Lee, J. S., Choi, Y. C., Shin, J. H., Lee, J. H., Lee, Y., Park, S. Y., Baek, J. E., Park, J. D., Ahn, K., and Yu, I. J.,Health surveillance study of workers who manufacture multi-walled carbon nanotubes, Nanotoxicology, 2015, 9, 802-11.

Molybdenum trioxide (?) welding fumes

Studies in the field of environmental epidemiology indicate that for the adverse effect of inhaled particles not only particle mass is crucial but also particle size is. Ultrafine particles with diameters below 100 nm are of special interest since these particles have high surface area to mass ratio and have properties which differ from those of larger particles. In this paper, particle size distributions of various welding and joining techniques were measured close to the welding process using a fast mobility particle sizer (FMPS). It turned out that welding processes with high mass emission rates (manual metal arc welding, metal active gas welding, metal inert gas welding, metal inert gas soldering, and laser welding) show mainly agglomerated particles with diameters above 100 nm and only few particles in the size range below 50 nm (10 to 15%). Welding processes with low mass emission rates (tungsten inert gas welding and resistance spot welding) emit predominantly ultrafine particles with diameters well below 100 nm. This finding can be explained by considerably faster agglomeration processes in welding processes with high mass emission rates. Although mass emission is low for tungsten inert gas welding and resistance spot welding, due to the low particle size of the fume, these processes cannot be labeled as toxicologically irrelevant and should be further investigated.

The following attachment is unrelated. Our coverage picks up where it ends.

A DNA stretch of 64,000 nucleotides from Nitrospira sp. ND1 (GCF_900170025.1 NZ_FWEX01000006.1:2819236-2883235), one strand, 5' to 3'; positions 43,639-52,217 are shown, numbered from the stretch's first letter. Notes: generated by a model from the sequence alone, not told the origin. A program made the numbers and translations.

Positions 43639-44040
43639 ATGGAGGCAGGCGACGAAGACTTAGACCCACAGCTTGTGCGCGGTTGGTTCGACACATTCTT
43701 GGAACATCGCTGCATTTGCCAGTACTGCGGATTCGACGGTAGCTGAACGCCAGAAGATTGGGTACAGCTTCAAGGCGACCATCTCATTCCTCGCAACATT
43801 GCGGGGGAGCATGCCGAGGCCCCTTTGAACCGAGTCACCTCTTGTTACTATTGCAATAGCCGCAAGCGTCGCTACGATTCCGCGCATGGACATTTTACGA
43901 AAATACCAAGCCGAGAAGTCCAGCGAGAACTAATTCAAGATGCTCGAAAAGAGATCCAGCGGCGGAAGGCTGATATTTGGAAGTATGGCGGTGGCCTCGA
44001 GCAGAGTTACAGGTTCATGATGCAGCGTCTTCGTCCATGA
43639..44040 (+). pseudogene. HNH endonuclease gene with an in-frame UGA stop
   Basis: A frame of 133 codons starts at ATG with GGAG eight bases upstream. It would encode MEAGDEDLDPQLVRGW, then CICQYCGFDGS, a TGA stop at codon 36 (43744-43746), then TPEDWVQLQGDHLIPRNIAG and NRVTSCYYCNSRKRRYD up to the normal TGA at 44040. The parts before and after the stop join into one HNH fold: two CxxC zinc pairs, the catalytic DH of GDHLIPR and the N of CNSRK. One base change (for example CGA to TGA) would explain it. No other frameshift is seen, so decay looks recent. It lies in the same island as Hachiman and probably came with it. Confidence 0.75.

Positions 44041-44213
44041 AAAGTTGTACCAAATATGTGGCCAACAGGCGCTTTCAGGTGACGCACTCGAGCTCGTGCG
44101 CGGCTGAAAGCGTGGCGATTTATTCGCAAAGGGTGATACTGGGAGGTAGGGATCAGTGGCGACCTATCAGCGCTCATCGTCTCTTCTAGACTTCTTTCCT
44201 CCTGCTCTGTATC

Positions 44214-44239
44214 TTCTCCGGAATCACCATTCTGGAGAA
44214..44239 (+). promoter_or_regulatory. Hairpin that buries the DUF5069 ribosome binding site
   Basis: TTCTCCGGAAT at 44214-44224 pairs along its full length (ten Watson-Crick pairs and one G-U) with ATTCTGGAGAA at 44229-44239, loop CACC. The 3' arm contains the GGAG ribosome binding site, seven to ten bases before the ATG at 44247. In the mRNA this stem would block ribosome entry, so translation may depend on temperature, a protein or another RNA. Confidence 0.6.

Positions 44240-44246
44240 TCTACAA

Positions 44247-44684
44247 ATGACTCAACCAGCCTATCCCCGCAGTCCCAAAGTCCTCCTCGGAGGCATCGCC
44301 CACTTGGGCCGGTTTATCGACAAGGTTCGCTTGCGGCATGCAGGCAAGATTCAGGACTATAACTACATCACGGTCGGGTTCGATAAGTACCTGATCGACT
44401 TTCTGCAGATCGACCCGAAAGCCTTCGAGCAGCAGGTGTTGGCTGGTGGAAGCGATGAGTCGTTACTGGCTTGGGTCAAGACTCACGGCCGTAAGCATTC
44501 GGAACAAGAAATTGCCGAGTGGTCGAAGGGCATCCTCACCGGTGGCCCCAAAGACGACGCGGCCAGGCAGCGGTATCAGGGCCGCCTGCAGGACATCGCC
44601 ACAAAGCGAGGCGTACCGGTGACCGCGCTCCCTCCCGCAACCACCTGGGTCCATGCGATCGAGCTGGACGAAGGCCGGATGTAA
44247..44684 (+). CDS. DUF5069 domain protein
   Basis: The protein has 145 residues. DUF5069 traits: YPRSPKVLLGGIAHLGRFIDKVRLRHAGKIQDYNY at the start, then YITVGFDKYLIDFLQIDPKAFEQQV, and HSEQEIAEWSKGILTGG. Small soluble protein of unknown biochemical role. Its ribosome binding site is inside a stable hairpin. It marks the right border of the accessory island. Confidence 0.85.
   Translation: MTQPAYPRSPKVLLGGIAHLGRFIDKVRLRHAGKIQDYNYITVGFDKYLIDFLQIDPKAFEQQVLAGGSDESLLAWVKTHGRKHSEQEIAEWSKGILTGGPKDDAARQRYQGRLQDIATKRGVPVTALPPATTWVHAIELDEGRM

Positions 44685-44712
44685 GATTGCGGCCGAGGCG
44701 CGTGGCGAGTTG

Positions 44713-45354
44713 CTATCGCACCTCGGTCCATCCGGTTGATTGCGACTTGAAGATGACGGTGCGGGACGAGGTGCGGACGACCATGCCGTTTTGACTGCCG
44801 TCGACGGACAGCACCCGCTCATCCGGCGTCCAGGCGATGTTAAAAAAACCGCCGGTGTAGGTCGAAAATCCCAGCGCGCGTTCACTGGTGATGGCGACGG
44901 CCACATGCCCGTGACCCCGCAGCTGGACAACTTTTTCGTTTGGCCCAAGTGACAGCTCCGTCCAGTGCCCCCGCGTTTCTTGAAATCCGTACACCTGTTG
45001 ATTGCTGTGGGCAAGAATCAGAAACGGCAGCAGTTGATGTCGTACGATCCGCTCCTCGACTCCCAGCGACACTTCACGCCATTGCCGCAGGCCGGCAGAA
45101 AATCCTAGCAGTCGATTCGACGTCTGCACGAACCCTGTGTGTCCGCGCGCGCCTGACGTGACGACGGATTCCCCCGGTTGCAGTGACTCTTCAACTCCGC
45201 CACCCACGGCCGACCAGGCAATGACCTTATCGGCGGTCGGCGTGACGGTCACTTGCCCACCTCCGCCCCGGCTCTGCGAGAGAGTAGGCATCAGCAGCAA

Brand, P., Lenz, K., Reisgen, U., and Kraus, T.,Number size distribution of fine and ultrafine fume particles from various welding processes, Ann Occup Hyg, 2013, 57, 305.